“Have you ever heard anyone ask something like “How do we reconcile the fact that God is sovereign but man has a free will”? We need to take a close look at the question itself because it has assumptions that may or may not be be in the Scripture.
First we must ask those who pose this question what they mean by the phrase “free will”. We can reveal this simply by asking them, Free from what?… What is it that people are free from?” “Are people free from sin?”, are they “Free from God’s decree?” No … in both cases people are not free. Natual people are not free from sin and there is nothing you do that takes God by surprise for He has ordained all things that come to pass (Eph 1:11) There are no maverick molecules which act independently from God, as R.C. Sproul says, where God might say “I did not know such and such would take place”. Nor does anything happen by chance, as if chance were some other competing force in the universe that is outside God’s control.
So what do you think people actually mean when they boldly assert man has a free will? Perhaps what persons mean to say is that man is free from external coersion. That his choices are voluntary. In this people of all sides of this issue can agree (even hard determinists), but just because someone is free in one sense (from coersion in this case) does not mean his will is free in another. He is not free from sin nor is He free to do other than what God has determined he will do. Yes, man voluntarily chooses what he will do, but this is compatible with God’s sovereignty and meticulous providence (Gen 50:20; Acts 2:23).
Consider, if the natural man sins by NECESSITY (not coersion) then he also lacks freedom. The will or affections are not free from the bondage of sin. Also we must, above all, consider whether the Bible uses the expression ‘freedom’ to describe any fallen, unregenerate man. Since the Bible never uses this expression or even alludes to the concept that man has a free will (but actually teaches the opposite), the question originally posed has false assumptions which are alien to the text (our only authority in such matters). Here’s why:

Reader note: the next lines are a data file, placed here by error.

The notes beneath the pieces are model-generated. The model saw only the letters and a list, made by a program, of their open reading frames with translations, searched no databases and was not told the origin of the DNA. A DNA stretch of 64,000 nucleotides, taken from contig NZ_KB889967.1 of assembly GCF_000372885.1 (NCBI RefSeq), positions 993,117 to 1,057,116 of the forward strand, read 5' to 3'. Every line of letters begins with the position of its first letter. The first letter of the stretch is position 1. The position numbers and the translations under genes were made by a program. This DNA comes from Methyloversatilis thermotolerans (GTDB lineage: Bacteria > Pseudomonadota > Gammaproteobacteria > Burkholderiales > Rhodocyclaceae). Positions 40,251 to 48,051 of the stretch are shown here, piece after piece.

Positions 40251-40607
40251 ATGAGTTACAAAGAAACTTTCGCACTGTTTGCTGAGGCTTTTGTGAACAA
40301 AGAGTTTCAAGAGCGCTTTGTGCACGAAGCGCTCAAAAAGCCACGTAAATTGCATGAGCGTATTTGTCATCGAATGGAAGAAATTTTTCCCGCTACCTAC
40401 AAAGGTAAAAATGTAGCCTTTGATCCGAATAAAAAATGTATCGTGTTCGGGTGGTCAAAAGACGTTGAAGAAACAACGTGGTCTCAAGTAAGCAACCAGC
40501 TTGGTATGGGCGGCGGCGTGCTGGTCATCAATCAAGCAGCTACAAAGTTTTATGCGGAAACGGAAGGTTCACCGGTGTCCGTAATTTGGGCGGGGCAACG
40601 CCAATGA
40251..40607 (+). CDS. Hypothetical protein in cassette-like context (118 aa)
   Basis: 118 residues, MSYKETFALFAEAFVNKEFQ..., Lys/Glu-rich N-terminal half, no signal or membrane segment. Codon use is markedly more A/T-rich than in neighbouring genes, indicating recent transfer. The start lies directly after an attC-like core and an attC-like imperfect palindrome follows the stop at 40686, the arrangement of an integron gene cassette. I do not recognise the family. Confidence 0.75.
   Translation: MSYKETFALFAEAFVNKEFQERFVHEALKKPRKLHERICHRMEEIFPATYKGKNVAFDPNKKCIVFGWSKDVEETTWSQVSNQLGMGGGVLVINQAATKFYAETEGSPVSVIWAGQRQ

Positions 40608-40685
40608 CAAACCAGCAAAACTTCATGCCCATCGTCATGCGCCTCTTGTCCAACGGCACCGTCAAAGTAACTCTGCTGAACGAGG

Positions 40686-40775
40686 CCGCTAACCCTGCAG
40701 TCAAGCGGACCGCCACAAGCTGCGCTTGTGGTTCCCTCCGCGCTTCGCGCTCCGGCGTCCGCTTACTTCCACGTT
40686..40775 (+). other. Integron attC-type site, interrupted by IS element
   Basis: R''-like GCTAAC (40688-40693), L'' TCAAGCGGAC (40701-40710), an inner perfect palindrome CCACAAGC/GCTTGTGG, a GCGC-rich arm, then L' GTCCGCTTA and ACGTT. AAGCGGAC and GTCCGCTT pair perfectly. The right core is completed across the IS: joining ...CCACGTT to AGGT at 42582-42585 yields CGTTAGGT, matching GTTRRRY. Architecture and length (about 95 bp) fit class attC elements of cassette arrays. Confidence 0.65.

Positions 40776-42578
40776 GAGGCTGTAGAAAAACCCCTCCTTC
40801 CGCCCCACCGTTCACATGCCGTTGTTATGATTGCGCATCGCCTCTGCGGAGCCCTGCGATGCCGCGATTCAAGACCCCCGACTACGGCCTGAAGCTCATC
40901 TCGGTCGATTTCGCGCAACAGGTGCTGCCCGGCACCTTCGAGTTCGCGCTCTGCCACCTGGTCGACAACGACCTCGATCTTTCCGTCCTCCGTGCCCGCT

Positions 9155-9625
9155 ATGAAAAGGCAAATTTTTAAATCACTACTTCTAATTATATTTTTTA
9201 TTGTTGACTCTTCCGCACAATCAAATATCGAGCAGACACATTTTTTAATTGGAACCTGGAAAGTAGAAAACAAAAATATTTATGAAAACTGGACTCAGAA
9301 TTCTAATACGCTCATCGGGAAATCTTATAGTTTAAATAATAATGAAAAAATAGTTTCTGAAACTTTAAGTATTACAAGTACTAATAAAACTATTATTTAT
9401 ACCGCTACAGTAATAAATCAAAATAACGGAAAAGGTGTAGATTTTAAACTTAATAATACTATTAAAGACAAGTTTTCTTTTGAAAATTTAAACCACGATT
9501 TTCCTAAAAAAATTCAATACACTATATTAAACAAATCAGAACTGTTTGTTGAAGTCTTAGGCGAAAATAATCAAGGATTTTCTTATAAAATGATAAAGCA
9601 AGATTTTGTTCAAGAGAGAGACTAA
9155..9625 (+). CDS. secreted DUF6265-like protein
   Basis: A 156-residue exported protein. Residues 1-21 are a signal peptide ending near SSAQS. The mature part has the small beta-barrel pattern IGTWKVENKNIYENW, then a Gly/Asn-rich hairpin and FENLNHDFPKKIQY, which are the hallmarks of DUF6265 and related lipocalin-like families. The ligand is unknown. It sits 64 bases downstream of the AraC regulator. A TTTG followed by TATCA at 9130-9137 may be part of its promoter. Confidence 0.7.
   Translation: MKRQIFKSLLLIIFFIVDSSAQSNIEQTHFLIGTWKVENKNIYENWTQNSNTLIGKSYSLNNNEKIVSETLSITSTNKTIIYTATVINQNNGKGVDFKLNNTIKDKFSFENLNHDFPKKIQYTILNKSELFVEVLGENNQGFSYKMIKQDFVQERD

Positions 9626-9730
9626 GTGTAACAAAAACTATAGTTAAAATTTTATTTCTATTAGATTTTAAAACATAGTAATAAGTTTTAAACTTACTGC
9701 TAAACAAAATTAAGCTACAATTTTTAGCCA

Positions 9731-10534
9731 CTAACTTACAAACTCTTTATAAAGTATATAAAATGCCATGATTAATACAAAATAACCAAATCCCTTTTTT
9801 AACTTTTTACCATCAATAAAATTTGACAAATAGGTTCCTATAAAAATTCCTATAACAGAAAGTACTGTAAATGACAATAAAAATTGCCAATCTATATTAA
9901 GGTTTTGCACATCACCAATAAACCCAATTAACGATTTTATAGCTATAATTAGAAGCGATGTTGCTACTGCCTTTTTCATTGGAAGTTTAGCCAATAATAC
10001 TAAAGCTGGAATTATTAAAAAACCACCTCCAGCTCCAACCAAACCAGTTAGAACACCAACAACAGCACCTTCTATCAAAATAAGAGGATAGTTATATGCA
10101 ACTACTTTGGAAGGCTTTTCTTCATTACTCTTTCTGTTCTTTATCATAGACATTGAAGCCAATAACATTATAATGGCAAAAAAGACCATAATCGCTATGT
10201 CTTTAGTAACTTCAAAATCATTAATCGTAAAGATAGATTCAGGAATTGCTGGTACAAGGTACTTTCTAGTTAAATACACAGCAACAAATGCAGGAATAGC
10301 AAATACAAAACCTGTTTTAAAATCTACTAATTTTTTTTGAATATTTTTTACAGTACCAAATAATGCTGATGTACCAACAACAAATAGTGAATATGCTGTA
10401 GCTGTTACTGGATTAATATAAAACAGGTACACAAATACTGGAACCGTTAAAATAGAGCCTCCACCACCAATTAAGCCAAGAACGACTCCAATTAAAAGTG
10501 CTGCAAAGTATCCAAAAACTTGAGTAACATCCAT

According to Scripture no man is free (Rom 6:6) UNTIL Christ sets us free (Rom 6:18). Jesus clearly affirms that prior to His regenerating grace (which disarms the hostile disposition of the heart toward Christ), persons are ‘slaves to sin’. And, by any definition of the word, a slave is not free. Therefore, If man is in bondage to a corruption of nature causing him of necessity to sin, as the Scripture affirms, then he is not, in any sense, free as the Bible defines it …that is, until the grace of God in Christ sets him free. Freedom as defined by the Bible is freedom from sin or holiness. In this sense only God is completely free. It would indeed be correct to say man HAS A WILL and that his choices are VOLUNTARY (not coerced) but this does not make the choices free. Fallen man chooses sin of NECESSITY due to a corruption of nature, and this is just as much a form of bondage of the will as any, and a more properly biblical way of expression.
But take note, when we make choices of necessity (since we cannot use our will to act sinlessly), this does not, therefore, alleviate our responsibility to be holy or obey God’s commands. Example: If we borrow $5 million to establish a new company and then go squander it in a week of wild living in Las Vegas, our inability to repay the debt does not alleviate us of any responsibility to do so. Inability, therefore, does not alleviate us of responsibility. God often commands us to do things we are morally unable to do apart from the grace of Jesus Christ. And like the above example, our debt to God for breaking his law cannot be repaid by us, yet this does not in any way alleviate us of responsibility to repay that debt. I am not making this up, Scripture affirms this:
“Now we know that whatever the law says it speaks to those who are under the law, so that every mouth may be stopped, and the whole world may be held accountable to God.For by works of the law no human being will be justified in his sight, since through the law comes knowledge of sin.” (Romans 3:19, 20)
In other words, the purpose of the divine legislation is not to reveal our ability, but our inability. Its’ purpose is to strip us of all hope in ourself that we might flee to Christ.
So I would contend that whenever speaking about the concept of “free will,” because of the confusion surrounding it, we should only define freedom as the Bible does: that man’s will is not free, but rather is in bondage to sin. Clearly the Bible affirms that, apart from a supernatural and merciful work of the Holy Spirit to change our naturally hostile disposition to God, no person would ever willingly receive Christ (John 6:65). And Just as water does not rise above its source, so unspiritual men do not think or act spiritually (1 Cor 2:14).
May Christ be exalted.”
(HT: Reformation Theology)